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Estate Agents, No Sale – No Fee Terms and Conditions

I am putting my house up for sale. I am going to be using a no sale – no fee agent.

Now I am more than willing to give the estate agent a fair chance of selling my property, but if after say 3 months, I believe that they aren’t pulling their weight, do the normal, standard T & C’s, give you the option to pull out of the agreement without having to pay any fee at all?

What I’m worried about is being locked in with an estate agent for a long period and I can’t get out of the arrangement without stumping up a large fee for an early exit. It may incentivise a more lazy estate agent to do not a lot.

I want to give myself the option of changing estate agents if necessary, but I’m concerned that I may get tripped up by the small print somewhere down the line.

Any advise anyone on how I can protect myself?

Comments

  • hazyjo
    hazyjo Posts: 15,469 Forumite
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    Some do charge a fee to get out - you'll have to check the contract (to the best of my knowledge). I don't think there are set 'normal, standard T&Cs'.

    Jx
    2023 wins: *must start comping again!*
  • evansmummy
    evansmummy Posts: 303 Forumite
    We had a choice of three agents in our area.
    The first had a lock in period of 12 weeks and a fee if we took it off the market (thanks but no thanks), the second just had a lock in period of 12 weeks and no fees to pay and the third (who we eventually went with) had no lock in period or fees.
    He was a down to earth guy who said 'there's no point me locking you in as your circumstances might change and I'd like to think if you decided to put your house back on the market you'd come back to me to sell it'. Put it this way he's cornered the market in this area by about 80%.
    Check the t & c's to make sure you cover yourself.

    At the end of the day if your house is in a good state of repair and a realistic price you'll sell. We sold in two weeks in an area where over 300 are up for sale and only a handful have sold in the last few months.
  • googler
    googler Posts: 16,103 Forumite
    Name Dropper First Post First Anniversary Combo Breaker
    dinofabio wrote: »
    I want to give myself the option of changing estate agents if necessary, but I’m concerned that I may get tripped up by the small print somewhere down the line.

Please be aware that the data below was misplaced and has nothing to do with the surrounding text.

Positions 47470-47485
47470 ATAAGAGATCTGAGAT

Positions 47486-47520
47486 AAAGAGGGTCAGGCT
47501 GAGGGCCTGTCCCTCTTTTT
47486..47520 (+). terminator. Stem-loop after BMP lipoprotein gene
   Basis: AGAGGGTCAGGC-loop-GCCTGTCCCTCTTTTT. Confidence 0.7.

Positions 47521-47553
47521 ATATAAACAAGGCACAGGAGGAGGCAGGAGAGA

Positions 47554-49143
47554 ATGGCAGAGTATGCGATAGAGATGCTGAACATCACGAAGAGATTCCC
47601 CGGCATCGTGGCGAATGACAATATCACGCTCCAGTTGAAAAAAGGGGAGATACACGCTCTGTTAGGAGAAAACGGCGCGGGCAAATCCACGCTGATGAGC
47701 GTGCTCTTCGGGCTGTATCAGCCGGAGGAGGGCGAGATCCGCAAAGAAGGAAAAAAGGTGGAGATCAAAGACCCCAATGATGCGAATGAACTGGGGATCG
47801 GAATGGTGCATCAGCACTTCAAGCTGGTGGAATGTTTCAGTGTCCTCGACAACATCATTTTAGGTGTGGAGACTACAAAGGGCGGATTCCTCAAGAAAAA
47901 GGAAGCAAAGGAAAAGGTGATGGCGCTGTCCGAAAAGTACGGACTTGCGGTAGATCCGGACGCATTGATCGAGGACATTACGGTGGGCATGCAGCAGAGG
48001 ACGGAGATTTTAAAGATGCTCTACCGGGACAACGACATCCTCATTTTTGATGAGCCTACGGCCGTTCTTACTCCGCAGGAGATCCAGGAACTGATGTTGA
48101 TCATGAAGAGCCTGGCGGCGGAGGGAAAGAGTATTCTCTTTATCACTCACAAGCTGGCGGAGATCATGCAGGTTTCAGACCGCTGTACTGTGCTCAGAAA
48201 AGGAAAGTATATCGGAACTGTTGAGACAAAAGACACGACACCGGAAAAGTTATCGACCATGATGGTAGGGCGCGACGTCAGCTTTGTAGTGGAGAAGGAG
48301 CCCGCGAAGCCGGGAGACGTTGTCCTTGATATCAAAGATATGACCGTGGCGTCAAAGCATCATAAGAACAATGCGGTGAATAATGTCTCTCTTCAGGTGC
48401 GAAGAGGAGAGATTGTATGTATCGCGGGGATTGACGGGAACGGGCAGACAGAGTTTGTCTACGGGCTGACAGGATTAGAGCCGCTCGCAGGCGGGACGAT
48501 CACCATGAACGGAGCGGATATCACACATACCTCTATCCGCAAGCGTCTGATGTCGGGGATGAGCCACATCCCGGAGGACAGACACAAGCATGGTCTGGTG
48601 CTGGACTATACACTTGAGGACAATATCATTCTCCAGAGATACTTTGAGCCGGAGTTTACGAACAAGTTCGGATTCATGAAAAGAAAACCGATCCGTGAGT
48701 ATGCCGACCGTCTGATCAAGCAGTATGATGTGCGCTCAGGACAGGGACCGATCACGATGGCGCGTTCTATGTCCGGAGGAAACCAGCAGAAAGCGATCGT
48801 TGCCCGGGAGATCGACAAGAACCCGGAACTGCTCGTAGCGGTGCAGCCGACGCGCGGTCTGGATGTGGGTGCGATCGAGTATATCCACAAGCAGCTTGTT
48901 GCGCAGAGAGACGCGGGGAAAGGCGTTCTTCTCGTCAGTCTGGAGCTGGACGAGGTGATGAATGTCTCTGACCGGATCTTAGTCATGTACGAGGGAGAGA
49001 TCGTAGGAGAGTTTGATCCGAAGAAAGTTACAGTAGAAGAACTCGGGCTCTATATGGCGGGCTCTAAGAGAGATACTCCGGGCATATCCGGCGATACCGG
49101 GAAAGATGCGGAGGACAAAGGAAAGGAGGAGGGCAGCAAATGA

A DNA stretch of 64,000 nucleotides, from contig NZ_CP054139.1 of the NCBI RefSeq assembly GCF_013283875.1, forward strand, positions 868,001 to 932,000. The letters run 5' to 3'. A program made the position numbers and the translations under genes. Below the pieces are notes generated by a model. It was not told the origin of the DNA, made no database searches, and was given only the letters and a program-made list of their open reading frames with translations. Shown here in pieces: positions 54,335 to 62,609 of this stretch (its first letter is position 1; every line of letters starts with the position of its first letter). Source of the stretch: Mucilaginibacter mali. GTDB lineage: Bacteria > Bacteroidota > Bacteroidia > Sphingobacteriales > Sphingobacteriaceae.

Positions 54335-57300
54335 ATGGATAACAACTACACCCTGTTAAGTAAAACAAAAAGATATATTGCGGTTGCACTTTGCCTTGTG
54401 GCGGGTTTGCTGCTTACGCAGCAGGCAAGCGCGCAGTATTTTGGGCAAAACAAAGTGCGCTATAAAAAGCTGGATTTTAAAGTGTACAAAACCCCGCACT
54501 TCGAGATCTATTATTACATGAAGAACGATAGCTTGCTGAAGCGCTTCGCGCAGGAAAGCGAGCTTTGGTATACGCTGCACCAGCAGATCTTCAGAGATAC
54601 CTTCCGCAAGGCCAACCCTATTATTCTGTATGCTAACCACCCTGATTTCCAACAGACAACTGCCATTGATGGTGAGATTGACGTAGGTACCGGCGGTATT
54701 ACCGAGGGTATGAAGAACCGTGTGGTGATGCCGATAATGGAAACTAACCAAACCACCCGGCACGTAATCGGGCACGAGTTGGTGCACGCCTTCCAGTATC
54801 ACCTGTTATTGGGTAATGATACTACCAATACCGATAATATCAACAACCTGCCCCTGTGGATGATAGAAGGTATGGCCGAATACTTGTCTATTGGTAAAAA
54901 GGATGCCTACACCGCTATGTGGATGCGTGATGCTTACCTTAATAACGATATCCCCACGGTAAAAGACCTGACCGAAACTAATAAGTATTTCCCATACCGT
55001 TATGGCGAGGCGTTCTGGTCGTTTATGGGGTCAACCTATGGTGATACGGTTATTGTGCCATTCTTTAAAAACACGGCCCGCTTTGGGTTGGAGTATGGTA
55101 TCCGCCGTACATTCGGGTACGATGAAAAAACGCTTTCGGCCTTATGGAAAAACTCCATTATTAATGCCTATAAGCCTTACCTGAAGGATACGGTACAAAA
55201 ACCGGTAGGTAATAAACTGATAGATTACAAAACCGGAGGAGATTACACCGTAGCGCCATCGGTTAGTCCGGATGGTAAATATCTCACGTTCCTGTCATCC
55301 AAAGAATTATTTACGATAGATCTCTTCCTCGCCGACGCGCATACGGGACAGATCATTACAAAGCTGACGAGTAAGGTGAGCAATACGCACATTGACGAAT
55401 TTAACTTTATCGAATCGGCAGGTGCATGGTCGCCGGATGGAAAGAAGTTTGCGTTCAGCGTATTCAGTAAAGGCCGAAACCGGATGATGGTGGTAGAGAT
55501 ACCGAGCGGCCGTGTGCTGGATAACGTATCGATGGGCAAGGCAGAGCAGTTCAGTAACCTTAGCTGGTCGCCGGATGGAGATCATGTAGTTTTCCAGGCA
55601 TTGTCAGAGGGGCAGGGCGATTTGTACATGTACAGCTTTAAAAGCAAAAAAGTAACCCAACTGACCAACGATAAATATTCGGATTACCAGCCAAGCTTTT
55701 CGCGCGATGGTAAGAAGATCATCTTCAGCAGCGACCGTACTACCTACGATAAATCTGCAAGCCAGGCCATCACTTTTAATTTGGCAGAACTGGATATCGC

Any advise anyone on how I can protect myself?

    Read the contract that the agent puts in front of you before you sign it.

    If it's not clear on these points, ensure that these are put in writing as an addition to the contract before you sign.
  • Tinkaf1
    Tinkaf1 Posts: 100 Forumite
    Seriously consider an online agent. I can't fault our experience, and it has cost us £425 plus vat. No fees after the sale. Saved us about 2.5k We used House Network. They advertise on RightMove, Findaproperty, Zoopla etc if you do decide to go with a local agent, have the shortest contract possible, no leaving fee and don't get suckered by the one who gives you the highest valuation. Good Luck!
  • dinofabio
    dinofabio Posts: 245 Forumite
    Thanks for the responses. It's good to read a few first hand examples of how the estate agents operate, and what I can expect. No lock-in and no early exit fees is the ideal scenario - providing the fees aren't over the top.

    So the bottom line is, read the T & C's very carefully before signing, and if anything is unclear, get written clarification.

    I think I'll phone a few EA's up and see if they can send me a copy of their T & C's upfront. (I don't fancy the rigmarole of having to sit through all the sales patter etc just to find out there is a lock-in and early exit fee). They might tell me where to get off! but it's worth a shot.
  • G_M
    G_M Posts: 51,977 Forumite
    Name Dropper First Anniversary First Post Combo Breaker
    edited 13 April 2011 at 12:37PM
    Most contracts are no sale no fee - nothing unusual there!

    Most sole agency agreements (ie you can only use one agent - cheaper commission on sale than multi agent contracts) have a minimum tie in. THIS IS COMPLETELY NEGOTIABLE! Ask the agent, read the contract and negotiate.

    Most agents will optimistically tell you they have loads of potential buyers (to get you to sign with them rather than a competitor), so you then say "in that case you'll only need a few weeks to sell - how about a 6 week sole agency agreement?" Note that to end the agreement at that point you usualy have to give two weeks notice (ie at the 4 week point) or it will just continue.

    There should be no fee to end it - check, and if there is, walk away or get them to remove it.

    If/when you end the contract, ask for a list of people they've introduced - if any of these subsequently buy (whether through another agent or not) the 1st agent will expect their fee. Without this list you can sometimes get dispute "this was a buyer we originally introduced " Vs "No they came via the new agent".